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The savegame buffer limit is often ignored for vanilla wads because there's no reliable way to even test for it. The savegame has to keep track of all things in a map, including monster projectiles and dropped pickups, as well as the states of moving sectors, so it can fluctuate significantly and a map thought to be within the limit could end up overflowing it if, say, an archvile keeps resurrecting hitscanners and they keep dropping more pickups where the player can't grab them.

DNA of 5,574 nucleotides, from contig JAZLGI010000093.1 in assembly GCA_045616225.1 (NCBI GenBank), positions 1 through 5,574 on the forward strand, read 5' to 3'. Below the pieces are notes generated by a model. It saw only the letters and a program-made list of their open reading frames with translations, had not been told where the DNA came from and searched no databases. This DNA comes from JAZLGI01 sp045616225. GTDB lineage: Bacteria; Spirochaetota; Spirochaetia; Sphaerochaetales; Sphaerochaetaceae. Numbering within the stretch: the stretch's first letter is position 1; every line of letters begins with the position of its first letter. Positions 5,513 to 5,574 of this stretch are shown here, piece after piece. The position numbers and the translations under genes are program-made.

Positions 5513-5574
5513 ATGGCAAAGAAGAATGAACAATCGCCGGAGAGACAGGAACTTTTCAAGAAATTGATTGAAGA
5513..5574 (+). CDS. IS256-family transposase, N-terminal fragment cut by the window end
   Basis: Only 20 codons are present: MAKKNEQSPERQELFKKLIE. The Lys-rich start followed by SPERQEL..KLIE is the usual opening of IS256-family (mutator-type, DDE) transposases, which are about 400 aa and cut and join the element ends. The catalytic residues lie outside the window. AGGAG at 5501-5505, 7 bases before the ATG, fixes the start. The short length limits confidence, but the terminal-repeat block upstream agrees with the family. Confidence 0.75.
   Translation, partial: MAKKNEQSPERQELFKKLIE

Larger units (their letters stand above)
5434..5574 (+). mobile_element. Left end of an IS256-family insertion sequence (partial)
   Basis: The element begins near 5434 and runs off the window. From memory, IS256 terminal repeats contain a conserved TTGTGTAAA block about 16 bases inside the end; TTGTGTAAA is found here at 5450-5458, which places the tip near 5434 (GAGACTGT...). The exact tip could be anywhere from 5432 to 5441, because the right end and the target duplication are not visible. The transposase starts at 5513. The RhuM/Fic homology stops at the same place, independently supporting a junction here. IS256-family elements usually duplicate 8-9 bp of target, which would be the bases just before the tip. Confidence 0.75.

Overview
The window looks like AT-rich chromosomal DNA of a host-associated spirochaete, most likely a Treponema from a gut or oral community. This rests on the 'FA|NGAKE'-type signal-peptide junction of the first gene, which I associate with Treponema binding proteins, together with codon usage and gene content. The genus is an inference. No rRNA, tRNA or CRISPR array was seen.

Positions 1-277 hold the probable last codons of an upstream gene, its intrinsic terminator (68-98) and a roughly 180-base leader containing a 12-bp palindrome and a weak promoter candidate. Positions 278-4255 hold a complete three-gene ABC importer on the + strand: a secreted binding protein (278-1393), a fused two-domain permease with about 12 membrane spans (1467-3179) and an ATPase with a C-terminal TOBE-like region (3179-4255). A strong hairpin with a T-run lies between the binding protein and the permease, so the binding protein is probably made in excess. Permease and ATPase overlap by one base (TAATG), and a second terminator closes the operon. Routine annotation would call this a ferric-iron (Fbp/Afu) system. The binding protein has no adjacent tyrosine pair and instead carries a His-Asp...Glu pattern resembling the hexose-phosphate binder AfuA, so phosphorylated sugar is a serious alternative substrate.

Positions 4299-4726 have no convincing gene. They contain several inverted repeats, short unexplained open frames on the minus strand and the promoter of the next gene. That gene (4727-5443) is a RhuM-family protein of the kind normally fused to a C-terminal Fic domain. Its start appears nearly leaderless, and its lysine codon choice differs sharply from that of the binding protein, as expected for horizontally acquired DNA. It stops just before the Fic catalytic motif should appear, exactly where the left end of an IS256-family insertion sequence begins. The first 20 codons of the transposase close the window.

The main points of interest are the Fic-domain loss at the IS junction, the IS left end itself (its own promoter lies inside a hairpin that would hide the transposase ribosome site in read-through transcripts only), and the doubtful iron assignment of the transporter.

It's practically impossible to test for and I'm pretty sure the only way it could be truly avoided is to only make much smaller maps with much fewer monsters in them, and that's not really a tenable solution IMO. Breaking the savegame buffer has been established tradition for a long time now -- I know Suspended in Dusk does so on its largest map, and I believe Alien Vendetta does it a bunch too, if I'm not mistaken. It's not ideal, obviously, but there's not much that can be done to get around it.

I recommend using Chocolate Doom's savegame buffer extender option, or one of the patched Doom2.exe versions in existence, if you want to save while playing.

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esselfortium said: